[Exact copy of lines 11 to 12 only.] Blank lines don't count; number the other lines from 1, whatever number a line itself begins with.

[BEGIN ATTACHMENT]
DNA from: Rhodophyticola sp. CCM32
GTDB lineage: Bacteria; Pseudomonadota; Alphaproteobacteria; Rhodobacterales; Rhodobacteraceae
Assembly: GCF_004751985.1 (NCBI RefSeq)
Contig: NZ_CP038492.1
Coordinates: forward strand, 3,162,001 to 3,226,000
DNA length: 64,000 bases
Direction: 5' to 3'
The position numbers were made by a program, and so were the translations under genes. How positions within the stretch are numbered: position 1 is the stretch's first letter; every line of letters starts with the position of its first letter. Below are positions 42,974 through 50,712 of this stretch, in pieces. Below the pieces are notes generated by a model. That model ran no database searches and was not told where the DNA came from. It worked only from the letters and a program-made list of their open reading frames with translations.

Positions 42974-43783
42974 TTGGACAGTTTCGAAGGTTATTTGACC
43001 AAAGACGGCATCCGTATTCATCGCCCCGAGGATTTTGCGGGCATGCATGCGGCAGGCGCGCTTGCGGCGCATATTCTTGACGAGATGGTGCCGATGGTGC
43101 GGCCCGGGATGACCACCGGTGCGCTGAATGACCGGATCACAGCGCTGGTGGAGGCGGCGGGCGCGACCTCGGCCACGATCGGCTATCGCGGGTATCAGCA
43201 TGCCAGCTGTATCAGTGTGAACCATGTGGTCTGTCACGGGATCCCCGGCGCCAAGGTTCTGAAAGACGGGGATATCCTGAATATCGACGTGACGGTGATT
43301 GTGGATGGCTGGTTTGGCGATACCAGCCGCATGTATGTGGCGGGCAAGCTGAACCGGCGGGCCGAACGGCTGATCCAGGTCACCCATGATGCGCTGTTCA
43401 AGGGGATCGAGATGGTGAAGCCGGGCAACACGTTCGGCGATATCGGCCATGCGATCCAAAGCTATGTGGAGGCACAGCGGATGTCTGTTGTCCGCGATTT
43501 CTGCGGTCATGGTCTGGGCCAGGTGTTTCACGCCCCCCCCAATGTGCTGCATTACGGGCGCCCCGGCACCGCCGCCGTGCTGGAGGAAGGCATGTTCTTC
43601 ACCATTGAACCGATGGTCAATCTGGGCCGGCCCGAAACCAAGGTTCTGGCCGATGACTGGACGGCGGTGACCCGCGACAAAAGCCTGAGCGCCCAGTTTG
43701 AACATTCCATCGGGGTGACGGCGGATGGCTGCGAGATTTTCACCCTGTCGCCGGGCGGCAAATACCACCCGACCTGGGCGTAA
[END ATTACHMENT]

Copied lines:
43001 AAAGACGGCATCCGTATTCATCGCCCCGAGGATTTTGCGGGCATGCATGCGGCAGGCGCGCTTGCGGCGCATATTCTTGACGAGATGGTGCCGATGGTGC
43101 GGCCCGGGATGACCACCGGTGCGCTGAATGACCGGATCACAGCGCTGGTGGAGGCGGCGGGCGCGACCTCGGCCACGATCGGCTATCGCGGGTATCAGCA